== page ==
Several proposals were put together to mate a Blue Streak first stage with a Black Knight rocket, or adding the larger Black Arrow as a second stage, to make an all-British range of launchers able to reach as far as geostationary orbit. (Military projects were usually titled 'Blue something' and civilian projects 'Black something'.) A number of other combinations were considered. The UK was arguably number three in the world.

After negotiations in the early 60s, the European Launcher Development Organization, ELDO, was set up to place a French second stage and German third stage on a Blue Streak as a civilian satellite launcher, Europa. Ten launches were made from Woomera, with Blue Streak working well, but problems with the upper stages plagued the project. Woomera could only launch to the north and could not put satellites in a geostationary orbit, so the project was moved to a new launch site at Kourou in French Guiana, but again had problems and the UK pulled out in 1968. Kourou became the launch site for the later series of Ariane vehicles.

SUCCESSFUL UK INDUSTRY

The UK opted out of major involvement in launcher development for the next forty years, buying American missiles and warheads and paying more than any other country for access to research, communications and survey data from other national programmes. (From the mid-60s to the end of the century, the UK government spent less on its own national space programme than Portugal!) In 1968, the British Aircraft Corporation proposed 'MUSTARD', Multi-Unit Space Transport And Recovery Device, a modular system capable of being assembled in various configurations to put a range of payloads Into orbit. It received no political backing in the UK, but may have influenced the later design of the Shuttle. Even so, a successful UK industry has grown up via a variety of contracts supplying components and instrumentation internationally and building small satellites for many customers.

Meanwhile the Apollo program was gathering pace In the USA, with growing achievements and occasional disasters. Politically, the competition with the Soviets was enough to guarantee the high levels of funding needed. Indeed, it can be argued that the American success in gradually overtaking the Soviets was due to their ability to outspend their cold war rivals. In fact, the Soviet modular approach, of assembling major components produced in large numbers to make whatever size vehicle they needed, was far cheaper than the US way of designing each family of vehicles from scratch. (It is still possible to use the engines that were used to launch Sputnik 1. If you want more thrust, you add more engines. The Americans start again and design bigger engines.)

The timescale laid down by president Kennedy, of reaching the moon within the decade, became the ruling factor for many decisions. The Saturn SI, the first stage of the Saturn I launcher, had been made by clustering together the tanks of several existing Redstone and Jupiter vehicles. This was later upgraded to the S1B, with new tank structures, used for Saturn V. Forward planning put infrastructure in place to cover projected future developments. At Cape Kennedy, facility to produce liquid hydrogen, LH2, was built. This was bigger than all previous LH2 facilities in North America put together. The Vertical Assembly Building, VAB (see box), one of the largest buildings in the world, was designed and built in time for the first Saturn flights. The old wartime tank factory at Michoud, near New Orleans, was taken out of mothballs, had a turntable built to turn 30 ft diameter (9.14 m) rings for the SIB and began to produce a different type of tank. It went on to make the external tanks for the SLS (Shuttle) and is still busy today.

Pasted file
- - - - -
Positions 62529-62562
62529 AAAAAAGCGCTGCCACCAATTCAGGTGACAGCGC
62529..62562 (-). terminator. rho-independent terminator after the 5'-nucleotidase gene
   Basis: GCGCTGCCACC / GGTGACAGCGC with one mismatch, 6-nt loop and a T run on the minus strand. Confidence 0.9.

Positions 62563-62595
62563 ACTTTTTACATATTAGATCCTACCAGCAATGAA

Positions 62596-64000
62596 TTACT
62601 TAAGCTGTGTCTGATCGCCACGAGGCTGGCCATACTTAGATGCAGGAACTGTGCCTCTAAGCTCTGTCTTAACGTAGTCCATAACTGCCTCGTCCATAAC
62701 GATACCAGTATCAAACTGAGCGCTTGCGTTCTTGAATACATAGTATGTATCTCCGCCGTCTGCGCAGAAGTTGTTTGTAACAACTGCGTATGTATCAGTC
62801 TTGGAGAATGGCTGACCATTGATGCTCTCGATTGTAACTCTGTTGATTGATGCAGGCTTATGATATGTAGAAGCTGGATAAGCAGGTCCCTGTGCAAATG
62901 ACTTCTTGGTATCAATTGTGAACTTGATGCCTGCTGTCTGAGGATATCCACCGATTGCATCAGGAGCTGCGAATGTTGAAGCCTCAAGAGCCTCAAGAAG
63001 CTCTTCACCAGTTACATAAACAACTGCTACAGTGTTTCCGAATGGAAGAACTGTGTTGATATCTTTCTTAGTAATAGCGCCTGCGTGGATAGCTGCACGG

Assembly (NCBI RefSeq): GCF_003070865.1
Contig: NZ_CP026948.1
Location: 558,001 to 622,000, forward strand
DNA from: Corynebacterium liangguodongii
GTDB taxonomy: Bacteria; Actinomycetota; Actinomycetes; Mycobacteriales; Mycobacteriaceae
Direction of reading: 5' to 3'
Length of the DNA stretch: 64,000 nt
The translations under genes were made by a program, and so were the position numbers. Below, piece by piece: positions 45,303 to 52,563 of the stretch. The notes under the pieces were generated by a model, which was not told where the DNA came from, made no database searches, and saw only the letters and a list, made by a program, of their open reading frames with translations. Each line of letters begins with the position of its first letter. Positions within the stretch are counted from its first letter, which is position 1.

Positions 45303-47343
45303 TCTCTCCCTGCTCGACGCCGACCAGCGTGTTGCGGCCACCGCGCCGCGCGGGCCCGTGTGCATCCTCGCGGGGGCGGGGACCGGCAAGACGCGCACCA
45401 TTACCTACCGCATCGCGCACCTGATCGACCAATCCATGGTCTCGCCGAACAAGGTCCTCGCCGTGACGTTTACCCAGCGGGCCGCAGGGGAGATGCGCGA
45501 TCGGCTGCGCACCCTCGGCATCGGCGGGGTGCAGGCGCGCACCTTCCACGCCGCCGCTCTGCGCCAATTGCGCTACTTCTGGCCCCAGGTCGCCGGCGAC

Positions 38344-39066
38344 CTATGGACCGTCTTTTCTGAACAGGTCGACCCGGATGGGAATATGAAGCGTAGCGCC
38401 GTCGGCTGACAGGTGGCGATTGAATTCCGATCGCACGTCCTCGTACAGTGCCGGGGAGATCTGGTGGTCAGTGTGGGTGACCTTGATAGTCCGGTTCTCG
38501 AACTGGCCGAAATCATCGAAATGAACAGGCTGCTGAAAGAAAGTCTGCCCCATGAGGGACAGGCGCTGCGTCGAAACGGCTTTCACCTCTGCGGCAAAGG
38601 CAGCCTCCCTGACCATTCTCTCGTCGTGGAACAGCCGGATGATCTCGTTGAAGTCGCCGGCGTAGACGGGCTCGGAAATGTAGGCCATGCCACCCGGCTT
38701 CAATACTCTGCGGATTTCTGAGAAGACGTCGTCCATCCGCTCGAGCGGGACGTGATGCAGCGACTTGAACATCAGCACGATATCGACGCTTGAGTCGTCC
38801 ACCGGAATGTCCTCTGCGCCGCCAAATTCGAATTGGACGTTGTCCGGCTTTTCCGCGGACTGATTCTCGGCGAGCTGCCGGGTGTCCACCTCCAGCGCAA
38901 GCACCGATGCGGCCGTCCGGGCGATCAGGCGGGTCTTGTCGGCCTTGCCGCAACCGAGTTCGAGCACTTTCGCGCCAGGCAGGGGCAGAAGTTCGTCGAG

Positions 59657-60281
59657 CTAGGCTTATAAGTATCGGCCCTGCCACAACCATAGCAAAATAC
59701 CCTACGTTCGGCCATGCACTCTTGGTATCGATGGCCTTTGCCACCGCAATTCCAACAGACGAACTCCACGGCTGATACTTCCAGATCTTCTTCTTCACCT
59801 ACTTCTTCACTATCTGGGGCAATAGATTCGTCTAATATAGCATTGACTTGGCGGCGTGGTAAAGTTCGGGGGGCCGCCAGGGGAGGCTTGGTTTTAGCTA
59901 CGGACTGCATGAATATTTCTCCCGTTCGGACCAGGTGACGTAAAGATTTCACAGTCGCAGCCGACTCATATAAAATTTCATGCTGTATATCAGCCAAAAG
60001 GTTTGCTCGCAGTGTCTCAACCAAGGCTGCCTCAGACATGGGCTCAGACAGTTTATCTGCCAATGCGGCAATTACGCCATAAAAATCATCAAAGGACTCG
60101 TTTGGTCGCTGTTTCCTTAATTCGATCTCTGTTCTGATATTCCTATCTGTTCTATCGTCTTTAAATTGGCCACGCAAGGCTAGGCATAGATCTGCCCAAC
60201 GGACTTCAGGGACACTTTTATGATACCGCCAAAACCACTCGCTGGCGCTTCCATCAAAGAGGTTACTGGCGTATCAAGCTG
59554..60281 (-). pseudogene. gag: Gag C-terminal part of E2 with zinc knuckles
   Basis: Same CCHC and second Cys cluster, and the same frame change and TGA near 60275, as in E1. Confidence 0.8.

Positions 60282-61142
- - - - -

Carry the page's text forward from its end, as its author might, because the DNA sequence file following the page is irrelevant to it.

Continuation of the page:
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The Saturn V assembly had a take-off mass of 6,698,700 lb (3,038,500 Kg) and a first stage thrust of 7,584,582 lbf (33,737.90 kN). The maximum payload put into orbit was 260,000 lb (118,000 kg). Some 90% of the lift-off mass was liquid fuel and oxidant. Coupled with the Apollo modules, it remains the most complex machine ever built.

TO THE MOON AND BACK

The story of Apollo is well known and briefly summarised here:

Apollo 1--On 27 January 1967, a preflight test came to a tragic end when a fire broke out in the oxygen atmosphere of the Command Module. CM. Virgil Grissom, Edward White and Roger Chaffee lost their lives. The project was put on hold and a safer atmospheric mix was introduced. It was re-designated Apollo 1 as a memorial.

Apollo 7--This was the first manned flight on 11 October 1968, after several unmanned tests. Launched on a Saturn I, two-stage vehicle, Walter Schirra, Walter Cunningham and Donn Eisele orbited for more than 10 days (longer than a Lunar mission) and tested all of the Command and Service Module (CSM) systems. Despite a few minor problems, the flight was a success. For the first time, an onboard TV camera broadcast directly to the public channels.